Grapple
High Integration Means Big Racial Gaps in School Test Scores
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December 12, 2016, 06:34 PM
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From the New York Times:
As Other Districts Grapple With Segregation, This One Makes Integration Work

By KYLE SPENCER DEC. 12, 2016

MORRISTOWN, N.J. —

The 5,226-student district is one of the few in the country created through such a merger as part of a court-ordered integration effort, and one of even fewer that still endure. Even as communities around the country have been debating how to address school segregation, with some proposals for integration meeting fierce opposition, a new report from the Century Foundation, a left-leaning think tank, calls Morris a model of “diversity and togetherness.”

… The Morris district is notable in that it has long been committed to diversity, even as the composition of its student body has changed. Meanwhile, schools nearby and in New York City have remained deeply segregated.
It’s worth noting that according to the Stanford Education Data Archive of school test scores, which I wrote about for Taki’s Magazine last spring, Morris has the 94th worst white-black test score gap out of more than 2000 school districts nationwide. Morris’s white-Hispanic test score gap is even more of a chasm: Morris comes in 29th worst in the entire country.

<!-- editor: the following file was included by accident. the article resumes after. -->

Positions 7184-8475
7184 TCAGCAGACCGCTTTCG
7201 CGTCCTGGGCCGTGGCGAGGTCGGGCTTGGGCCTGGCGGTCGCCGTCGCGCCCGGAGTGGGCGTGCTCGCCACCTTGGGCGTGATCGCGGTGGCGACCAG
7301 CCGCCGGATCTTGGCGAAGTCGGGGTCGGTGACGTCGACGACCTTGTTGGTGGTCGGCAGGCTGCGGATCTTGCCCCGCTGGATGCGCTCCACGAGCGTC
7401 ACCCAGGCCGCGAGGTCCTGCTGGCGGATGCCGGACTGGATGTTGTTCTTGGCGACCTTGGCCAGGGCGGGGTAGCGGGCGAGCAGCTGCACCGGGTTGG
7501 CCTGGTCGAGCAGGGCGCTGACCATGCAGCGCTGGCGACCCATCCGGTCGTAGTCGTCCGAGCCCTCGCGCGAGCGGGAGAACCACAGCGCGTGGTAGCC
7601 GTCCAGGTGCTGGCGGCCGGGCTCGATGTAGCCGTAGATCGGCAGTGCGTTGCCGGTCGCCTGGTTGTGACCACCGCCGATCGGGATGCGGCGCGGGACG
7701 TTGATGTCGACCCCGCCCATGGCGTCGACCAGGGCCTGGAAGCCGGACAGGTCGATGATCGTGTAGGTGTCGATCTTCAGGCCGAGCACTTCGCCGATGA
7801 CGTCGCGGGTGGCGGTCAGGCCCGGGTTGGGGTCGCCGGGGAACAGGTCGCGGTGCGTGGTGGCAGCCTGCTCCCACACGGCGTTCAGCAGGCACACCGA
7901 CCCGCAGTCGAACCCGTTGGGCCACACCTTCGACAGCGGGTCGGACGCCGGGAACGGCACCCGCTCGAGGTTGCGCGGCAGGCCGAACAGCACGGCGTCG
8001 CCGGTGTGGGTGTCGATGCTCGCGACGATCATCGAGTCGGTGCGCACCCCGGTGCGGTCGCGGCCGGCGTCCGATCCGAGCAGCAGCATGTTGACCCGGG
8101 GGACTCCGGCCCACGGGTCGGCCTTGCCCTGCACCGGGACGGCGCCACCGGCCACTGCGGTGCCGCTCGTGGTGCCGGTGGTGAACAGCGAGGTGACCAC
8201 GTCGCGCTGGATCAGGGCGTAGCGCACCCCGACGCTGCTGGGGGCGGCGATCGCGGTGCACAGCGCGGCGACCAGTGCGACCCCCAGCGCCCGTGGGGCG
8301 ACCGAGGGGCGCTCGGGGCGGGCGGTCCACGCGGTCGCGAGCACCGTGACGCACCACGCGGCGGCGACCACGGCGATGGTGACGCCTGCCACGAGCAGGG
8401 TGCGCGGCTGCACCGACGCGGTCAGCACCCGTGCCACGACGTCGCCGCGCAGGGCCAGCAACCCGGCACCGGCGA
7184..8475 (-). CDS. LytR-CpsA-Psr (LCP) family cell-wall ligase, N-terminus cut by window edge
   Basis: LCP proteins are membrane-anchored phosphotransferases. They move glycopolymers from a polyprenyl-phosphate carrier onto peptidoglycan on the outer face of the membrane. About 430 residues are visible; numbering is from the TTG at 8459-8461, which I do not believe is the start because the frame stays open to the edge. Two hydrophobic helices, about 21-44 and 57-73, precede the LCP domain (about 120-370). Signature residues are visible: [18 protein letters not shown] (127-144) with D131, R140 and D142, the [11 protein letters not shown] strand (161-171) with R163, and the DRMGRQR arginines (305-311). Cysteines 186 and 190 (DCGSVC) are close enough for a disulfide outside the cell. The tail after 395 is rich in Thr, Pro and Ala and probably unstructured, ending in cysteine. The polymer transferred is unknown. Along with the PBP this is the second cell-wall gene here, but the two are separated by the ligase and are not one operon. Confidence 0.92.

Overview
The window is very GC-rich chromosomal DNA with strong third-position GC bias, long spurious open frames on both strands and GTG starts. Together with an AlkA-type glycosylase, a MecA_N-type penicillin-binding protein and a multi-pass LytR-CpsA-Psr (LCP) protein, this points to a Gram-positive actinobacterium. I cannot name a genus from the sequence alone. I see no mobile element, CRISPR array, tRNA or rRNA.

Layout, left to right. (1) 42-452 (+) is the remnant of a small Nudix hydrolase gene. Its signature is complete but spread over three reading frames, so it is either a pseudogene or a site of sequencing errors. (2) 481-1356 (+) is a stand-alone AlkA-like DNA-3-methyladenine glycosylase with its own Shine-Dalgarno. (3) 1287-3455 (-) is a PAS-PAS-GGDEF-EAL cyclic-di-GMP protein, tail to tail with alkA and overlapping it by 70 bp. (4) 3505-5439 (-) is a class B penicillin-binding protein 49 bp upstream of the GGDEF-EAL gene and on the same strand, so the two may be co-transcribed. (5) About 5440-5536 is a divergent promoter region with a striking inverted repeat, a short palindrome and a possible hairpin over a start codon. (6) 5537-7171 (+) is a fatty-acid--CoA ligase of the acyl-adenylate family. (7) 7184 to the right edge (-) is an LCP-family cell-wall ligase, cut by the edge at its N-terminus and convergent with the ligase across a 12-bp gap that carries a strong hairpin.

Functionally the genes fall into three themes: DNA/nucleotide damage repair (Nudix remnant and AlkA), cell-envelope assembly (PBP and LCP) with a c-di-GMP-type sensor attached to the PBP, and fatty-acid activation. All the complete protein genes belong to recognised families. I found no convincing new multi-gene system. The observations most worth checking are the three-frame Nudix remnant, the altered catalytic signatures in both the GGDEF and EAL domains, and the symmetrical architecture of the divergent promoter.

Generally speaking, liberal and wealthy districts suffer the worst racial disparities in school achievement. For example, the most gaping white-black disparity in the entire United States is found in Berkeley, CA.

The most impressive combinations of diversity, high average test scores, and modest racial gaps tend to be found in Texas exurbs, such as Frisco, the new home of the Dallas Cowboys.

… Paul Tractenberg, a professor emeritus at Rutgers Law School and the president of the Center for Diversity and Equality in Education, who co-wrote the Century Foundation report, says the [Morris, NJ] district has a “remarkable can-do attitude” that has allowed officials to continuously “rejigger what they are doing to accommodate the demands of the moment.”
The word “rejigger” strikes me as potentially problematic. I suspect that professors younger than emeritus would automatically shy away from saying “rejigger” to the New York Times.

You think you are a widely admired senior statesman in the war on white racism, but you don’t notice all the hungry eyes staring at your corner office from their cubicles. To them, you are just another Privileged Old White Man who is racistly and sexistly hogging one of the good jobs in the Social Justice Industry. Sure, maybe you’ll get away with using “rejigger” in 2016, but in 2017 you might be quoted on NPR using, say, the word “denigrate,” and a quick Twitterstorm later, you’ll be carrying a cardboard box of your personal effects down the elevator while a younger, quicker SJW measures the drapes in your old office.

It’s the SJW Circle of Life:

https://youtu.be/GibiNy4d4gc

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